Every so often, one capital case makes a public spectacle of the American machinery of death. Last week, it was the controversy over Troy Davis, who was executed in Georgia after years of impassioned argument, organizing and litigation.
I honor those who worked so hard to save Davis’s life because they forced the nation to deal with the imperfections and, in some instances, brutalities of the criminal justice system.
Yet after all the tears are shed, the repeal of capital punishment is still a political question. Can the politics of this question change? The answer is plainly yes.
It’s hard to imagine now, but in 1966, more Americans opposed the death penalty than supported it — by 47 percent to 42 percent. But the crime wave that began in the late 1960s and the sense that the criminal justice system was untrustworthy sent support for capital punishment soaring. By 1994, 80 percent of Americans said they favored the death penalty, and only 16 percent were opposed.
Since then, the numbers have softened slightly. Over the past decade, the proportion of Americans declaring themselves against capital punishment has hovered around 25 to 32 percent. The mild resurgence of opposition — caused by a decline in violent crime and by investigations raising doubts about the guilt of some death-row prisoners — has opened up political space for action.
Liberals are not going to lead this fight. Too many Democratic politicians remember how the death penalty was used in campaigns during the 1980s and ’90s, notably by George H.W. Bush against Michael Dukakis in 1988. They’re still petrified of looking “soft” on crime.
Moreover, winning this battle will require converting Americans who are not liberals. The good news is that many are open to persuasion. Gallup polling shows that support for capital punishment drops sharply when respondents are offered the alternative of “life imprisonment, with absolutely no possibility of parole.” When Gallup presented this option in its 2010 survey, only 49 percent chose the death penalty; 46 percent preferred life without parole.
And a survey last year for the Death Penalty Information Center by Lake Research Partners showed that if a variety of alternatives were offered (including life without parole plus restitution to victims’ families), respondents’ hard support for the death penalty was driven down to 33 percent.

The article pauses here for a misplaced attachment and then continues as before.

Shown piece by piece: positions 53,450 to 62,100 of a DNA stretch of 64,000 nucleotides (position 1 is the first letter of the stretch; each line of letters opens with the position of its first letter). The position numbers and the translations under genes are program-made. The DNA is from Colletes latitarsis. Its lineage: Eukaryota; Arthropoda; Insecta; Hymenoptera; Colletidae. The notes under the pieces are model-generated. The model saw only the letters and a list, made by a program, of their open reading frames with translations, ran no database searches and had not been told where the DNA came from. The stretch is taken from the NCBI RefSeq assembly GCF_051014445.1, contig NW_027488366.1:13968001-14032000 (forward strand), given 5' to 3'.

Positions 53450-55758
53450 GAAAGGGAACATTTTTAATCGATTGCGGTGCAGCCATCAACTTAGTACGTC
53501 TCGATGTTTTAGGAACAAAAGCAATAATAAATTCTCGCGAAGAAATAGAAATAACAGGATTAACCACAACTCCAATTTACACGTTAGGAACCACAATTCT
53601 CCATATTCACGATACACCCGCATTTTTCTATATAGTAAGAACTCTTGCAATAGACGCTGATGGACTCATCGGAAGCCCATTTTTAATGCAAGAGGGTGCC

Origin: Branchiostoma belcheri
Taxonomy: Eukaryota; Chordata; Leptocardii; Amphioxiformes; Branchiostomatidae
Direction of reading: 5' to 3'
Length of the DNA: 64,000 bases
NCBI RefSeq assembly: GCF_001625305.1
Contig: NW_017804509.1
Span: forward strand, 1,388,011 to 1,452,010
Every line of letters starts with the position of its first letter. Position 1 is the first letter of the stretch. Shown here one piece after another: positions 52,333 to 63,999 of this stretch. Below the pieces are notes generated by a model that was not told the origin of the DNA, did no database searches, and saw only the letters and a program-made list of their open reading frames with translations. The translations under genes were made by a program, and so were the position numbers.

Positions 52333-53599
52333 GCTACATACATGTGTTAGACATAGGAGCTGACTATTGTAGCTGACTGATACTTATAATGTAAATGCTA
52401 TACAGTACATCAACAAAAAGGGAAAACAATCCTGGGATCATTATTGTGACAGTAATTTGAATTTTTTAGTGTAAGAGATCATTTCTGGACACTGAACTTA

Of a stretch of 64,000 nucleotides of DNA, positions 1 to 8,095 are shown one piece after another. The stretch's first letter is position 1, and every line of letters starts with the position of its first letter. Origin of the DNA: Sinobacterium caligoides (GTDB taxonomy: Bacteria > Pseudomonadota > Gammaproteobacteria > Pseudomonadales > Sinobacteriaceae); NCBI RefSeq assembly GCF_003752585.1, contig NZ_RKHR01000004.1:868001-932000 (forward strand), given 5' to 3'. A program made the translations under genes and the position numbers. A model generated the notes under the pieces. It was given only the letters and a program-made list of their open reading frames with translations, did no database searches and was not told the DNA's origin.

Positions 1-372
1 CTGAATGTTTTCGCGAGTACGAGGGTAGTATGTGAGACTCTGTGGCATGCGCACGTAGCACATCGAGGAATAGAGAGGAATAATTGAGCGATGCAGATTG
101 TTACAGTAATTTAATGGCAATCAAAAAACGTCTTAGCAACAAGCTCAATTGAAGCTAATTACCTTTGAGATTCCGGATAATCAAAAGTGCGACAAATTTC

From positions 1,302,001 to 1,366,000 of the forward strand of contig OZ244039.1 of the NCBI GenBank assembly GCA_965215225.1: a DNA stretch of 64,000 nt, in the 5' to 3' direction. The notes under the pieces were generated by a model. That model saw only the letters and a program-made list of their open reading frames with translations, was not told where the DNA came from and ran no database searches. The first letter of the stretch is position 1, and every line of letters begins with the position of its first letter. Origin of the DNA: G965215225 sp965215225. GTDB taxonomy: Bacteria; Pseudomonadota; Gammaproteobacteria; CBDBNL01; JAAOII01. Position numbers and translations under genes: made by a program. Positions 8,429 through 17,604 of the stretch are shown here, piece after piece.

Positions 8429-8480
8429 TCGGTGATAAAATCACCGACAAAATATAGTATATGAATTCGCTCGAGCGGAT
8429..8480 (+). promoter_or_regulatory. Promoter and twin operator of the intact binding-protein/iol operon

If a majority is open to persuasion, the best persuaders will be conservatives, particularly religious conservatives and abortion opponents, who have moral objections to the state-sanctioned taking of life or see the grave moral hazard involved in the risk of executing an innocent person.
Despite the cheering for executions at a recent GOP debate, there are still conservatives who are standing up against the death penalty. In Ohio this summer, state Rep. Terry Blair, a Republican and a staunch foe of abortion, declared flatly: “I don’t think we have any business in taking another person’s life, even for what we call a legal purpose or what we might refer to as a justified purpose.”
Last week, Don Heller, who wrote the 1978 ballot initiative that reinstated the death penalty in California, explained in the Los Angeles Daily News why he had changed his mind. “Life without parole protects public safety better than a death sentence,” he wrote. “It’s a lot cheaper, it keeps dangerous men and women locked up forever, and mistakes can be fixed.”
The most moving testimony against Troy Davis’s execution came from a group of former corrections officials who, as they wrote, “have had direct involvement in executions.”
“No one has the right to ask a public servant to take on a lifelong sentence of nagging doubt, and for some of us, shame and guilt,” they said. “Should our justice system be causing so much harm to so many people when there is an alternative?”
Political ideology has built a thick wall that blocks us from acknowledging that some of the choices we face are tragic. Perhaps we can make an exception in this case and have a quiet conversation about whether our death-penalty system really speaks for our best selves. And I thank those conservatives, right-to-lifers, libertarians and prison officials who, more than anyone else, might make such a dialogue possible.
By: E. J. Dionne, Opinion Writer, The Washington Post, September 25, 2011
When you visit Atlanta, ask about the death of Troy Davis, an execution by lethal injection as miles of people across land and sea kept a vigil until it came to pass at 11:08 p.m. last Wednesday evening.